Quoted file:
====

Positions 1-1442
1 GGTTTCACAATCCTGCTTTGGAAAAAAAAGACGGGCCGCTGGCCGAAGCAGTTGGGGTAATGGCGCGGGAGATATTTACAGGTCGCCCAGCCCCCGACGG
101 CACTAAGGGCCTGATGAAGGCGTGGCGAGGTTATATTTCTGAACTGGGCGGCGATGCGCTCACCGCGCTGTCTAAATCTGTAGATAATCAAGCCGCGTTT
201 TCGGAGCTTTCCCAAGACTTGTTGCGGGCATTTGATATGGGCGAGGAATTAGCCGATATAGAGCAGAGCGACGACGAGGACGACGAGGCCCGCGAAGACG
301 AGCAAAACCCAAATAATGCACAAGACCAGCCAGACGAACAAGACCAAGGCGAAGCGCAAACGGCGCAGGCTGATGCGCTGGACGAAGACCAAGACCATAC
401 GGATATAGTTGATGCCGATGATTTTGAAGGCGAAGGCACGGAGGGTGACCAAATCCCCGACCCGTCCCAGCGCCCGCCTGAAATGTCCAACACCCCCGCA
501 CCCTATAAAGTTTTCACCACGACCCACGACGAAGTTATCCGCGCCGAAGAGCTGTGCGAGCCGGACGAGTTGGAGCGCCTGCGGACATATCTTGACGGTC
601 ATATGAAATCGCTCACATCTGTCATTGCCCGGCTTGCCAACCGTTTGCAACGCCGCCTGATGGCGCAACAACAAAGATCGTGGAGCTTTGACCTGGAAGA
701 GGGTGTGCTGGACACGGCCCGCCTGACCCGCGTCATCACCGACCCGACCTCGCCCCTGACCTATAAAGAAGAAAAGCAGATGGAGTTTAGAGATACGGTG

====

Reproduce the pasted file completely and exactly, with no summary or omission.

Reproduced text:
Positions 1-1442
1 GGTTTCACAATCCTGCTTTGGAAAAAAAAGACGGGCCGCTGGCCGAAGCAGTTGGGGTAATGGCGCGGGAGATATTTACAGGTCGCCCAGCCCCCGACGG
101 CACTAAGGGCCTGATGAAGGCGTGGCGAGGTTATATTTCTGAACTGGGCGGCGATGCGCTCACCGCGCTGTCTAAATCTGTAGATAATCAAGCCGCGTTT
201 TCGGAGCTTTCCCAAGACTTGTTGCGGGCATTTGATATGGGCGAGGAATTAGCCGATATAGAGCAGAGCGACGACGAGGACGACGAGGCCCGCGAAGACG
301 AGCAAAACCCAAATAATGCACAAGACCAGCCAGACGAACAAGACCAAGGCGAAGCGCAAACGGCGCAGGCTGATGCGCTGGACGAAGACCAAGACCATAC
401 GGATATAGTTGATGCCGATGATTTTGAAGGCGAAGGCACGGAGGGTGACCAAATCCCCGACCCGTCCCAGCGCCCGCCTGAAATGTCCAACACCCCCGCA
501 CCCTATAAAGTTTTCACCACGACCCACGACGAAGTTATCCGCGCCGAAGAGCTGTGCGAGCCGGACGAGTTGGAGCGCCTGCGGACATATCTTGACGGTC
601 ATATGAAATCGCTCACATCTGTCATTGCCCGGCTTGCCAACCGTTTGCAACGCCGCCTGATGGCGCAACAACAAAGATCGTGGAGCTTTGACCTGGAAGA
701 GGGTGTGCTGGACACGGCCCGCCTGACCCGCGTCATCACCGACCCGACCTCGCCCCTGACCTATAAAGAAGAAAAGCAGATGGAGTTTAGAGATACGGTG